“Is a Child of ISIS a Just a Child? Or a Time Bomb?” A horrifying set of assumptions underpin this headline: assumptions that, ultimately, exemplify both the strategic aims of so-called “Islamic State,” but also the group’s gut-wrenchingly effective propaganda — yes, even on “us,” an audience that regularly reads and relies upon the “paper of record.”
Vivian Yee’s New York Times piece recounts the numerous thorny issues and feverish debates surrounding the question of repatriation for children born to ISIS parents (often orphaned and undoubtedly traumatized), who currently reside in the limbo of refugee camps. Approximately 2500 children of numerous nationalities remain trapped abroad in the aftermath of the so-called Caliphate’s fall, many as young as seven. Questions raised in Yee’s article are worthwhile, timely, urgent, and necessary — but with one fell swoop, the headline decimates any benefits derived from the piece’s contents.
The headline “Is a Child of ISIS a Just a Child? Or a Time Bomb?” proves the efficacy of ISIS propaganda through the simple fact that such a question is possible to pose at all. To consider, even in a passing headline, that all children born to members and sympathizers of a hateful, terrorist organization are inherently suspect (at best) is to accept the tacit assumption that certain groups are so monstrous their offspring’s blood alone makes them irredeemable.
In short, the sins of the fathers make automatic monsters of the children—a line of reasoning that isn’t simply preposterous; it is deeply unsettling, and profoundly dangerous. It also reveals a glaring double standard, and one on which ISIS relies to further spread the group’s ideological message and outsized image of threat projection. And “we” continue to fall for it… Hook. Line. Sinker.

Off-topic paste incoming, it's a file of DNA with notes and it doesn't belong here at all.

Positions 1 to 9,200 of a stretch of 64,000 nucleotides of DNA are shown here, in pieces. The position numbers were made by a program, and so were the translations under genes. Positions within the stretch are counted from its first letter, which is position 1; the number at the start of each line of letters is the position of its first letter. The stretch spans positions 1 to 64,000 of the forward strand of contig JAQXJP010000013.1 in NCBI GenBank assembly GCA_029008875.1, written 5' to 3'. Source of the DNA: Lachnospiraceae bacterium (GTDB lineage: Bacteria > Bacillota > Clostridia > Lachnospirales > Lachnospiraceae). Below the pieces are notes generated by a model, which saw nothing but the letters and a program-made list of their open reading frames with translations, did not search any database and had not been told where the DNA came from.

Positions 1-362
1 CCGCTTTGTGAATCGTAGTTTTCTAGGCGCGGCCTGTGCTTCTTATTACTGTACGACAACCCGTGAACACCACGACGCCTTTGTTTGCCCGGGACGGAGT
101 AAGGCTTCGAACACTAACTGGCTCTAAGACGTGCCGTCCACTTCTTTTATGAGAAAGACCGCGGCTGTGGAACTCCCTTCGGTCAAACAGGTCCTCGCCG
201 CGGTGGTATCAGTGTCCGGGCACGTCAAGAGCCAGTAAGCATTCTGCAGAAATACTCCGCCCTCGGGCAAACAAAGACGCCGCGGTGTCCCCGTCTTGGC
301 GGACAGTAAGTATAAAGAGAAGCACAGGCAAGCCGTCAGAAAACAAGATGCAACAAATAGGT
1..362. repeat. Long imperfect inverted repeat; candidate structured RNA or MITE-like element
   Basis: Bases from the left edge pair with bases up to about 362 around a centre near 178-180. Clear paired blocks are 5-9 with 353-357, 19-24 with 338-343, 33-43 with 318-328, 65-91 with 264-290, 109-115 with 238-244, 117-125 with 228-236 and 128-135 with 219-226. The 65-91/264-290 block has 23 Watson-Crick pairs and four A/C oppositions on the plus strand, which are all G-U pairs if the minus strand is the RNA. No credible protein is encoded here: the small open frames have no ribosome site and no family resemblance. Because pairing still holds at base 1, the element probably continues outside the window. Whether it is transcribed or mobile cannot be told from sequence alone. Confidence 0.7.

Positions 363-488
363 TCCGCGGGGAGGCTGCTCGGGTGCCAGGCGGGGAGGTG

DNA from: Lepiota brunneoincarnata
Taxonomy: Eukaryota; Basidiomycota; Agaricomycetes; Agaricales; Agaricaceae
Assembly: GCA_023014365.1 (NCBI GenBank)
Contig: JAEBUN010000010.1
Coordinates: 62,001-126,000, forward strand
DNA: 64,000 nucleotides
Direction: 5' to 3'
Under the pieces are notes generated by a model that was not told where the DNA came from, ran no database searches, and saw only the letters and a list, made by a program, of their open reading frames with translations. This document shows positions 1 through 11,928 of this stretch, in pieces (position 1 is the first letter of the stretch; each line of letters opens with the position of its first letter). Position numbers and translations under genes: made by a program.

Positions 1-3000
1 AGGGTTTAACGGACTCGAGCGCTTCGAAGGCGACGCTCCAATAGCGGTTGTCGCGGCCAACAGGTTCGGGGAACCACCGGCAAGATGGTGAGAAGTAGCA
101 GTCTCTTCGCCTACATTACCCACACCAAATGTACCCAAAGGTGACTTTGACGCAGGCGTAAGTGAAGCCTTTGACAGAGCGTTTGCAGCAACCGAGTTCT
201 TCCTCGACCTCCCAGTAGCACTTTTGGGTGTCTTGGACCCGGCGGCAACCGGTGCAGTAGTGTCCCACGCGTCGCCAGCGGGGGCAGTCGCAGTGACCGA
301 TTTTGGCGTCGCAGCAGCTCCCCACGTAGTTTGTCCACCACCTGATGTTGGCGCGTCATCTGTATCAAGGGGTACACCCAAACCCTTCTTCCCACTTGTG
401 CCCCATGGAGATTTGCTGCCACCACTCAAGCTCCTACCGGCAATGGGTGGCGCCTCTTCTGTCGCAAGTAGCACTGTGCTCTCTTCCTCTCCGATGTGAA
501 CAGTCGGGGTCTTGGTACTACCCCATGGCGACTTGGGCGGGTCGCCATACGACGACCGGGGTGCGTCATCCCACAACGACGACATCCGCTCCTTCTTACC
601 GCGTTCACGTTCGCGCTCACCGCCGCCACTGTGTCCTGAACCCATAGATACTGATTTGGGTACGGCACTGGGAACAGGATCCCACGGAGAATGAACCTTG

Certainly, indoctrination of underage children is part of the ISIS long-term strategy. After all, in our fixation with the first half of the organization’s name (“Islamic”), we all too often forget the equally critical component “State.” The survival of a state relies not on institutions or a governmental apparatus alone, but on a population rooted in territory, spanning across time, and sustaining itself throughout the generations — cradle to grave. ISIS aims to eradicate what the group terms the “grayzone” — any spaces of coexistence between Muslim and non-Muslim, a goal aimed at the creation of a para-state political entity to whom allegiance is obligatory, superseding that of the contemporary nation-state.
For this reason, upon arrival to ISIS-held territory, recruits engage in what I term a “civic ritual of ISIS citizenship.” With unmasked faces, new members burn passports in videos then released and disseminated — quite deliberately — in wide circulation. The impact of such video documentation is, of course, severs the possibility of return — not simply for adults who actively chose to make the journey, but also for the children forced to participate in this perverse ritual of ISIS citizenship.
Cubs of the Caliphate, ISIS’ “youth group,” deliberately traumatizes children young enough to ensure that psychological scars make reentry into their home society virtually impossible. ISIS “cubs” graduate in a ceremony that forces children to murder. Child soldiers in Sierra Leone and Côte d’Ivoire were used in much the same manner.
Once children have been forced to witness, or worse, participate in morally injurious acts like murder — deep psychological scarring sets in. The profound guilt and self-hatred can prove irreversible without considerable assistance — one reason, among others, that reintegration of child soldiers presents an extreme challenge throughout global conflict zones. Worse, these underage returnees are well aware of the stigma: society views them as monsters — damaged beyond recognition. There is no going back. “Home” no longer exists.
And what of the far more numerous orphans of the so-called Caliphate, never undertaking violent actions? What message do they receive from European nations’ refusal to accept them back, based on the sins of their fathers? Stated simply: they are bombs, not children. Danger, not humans. Monstrous.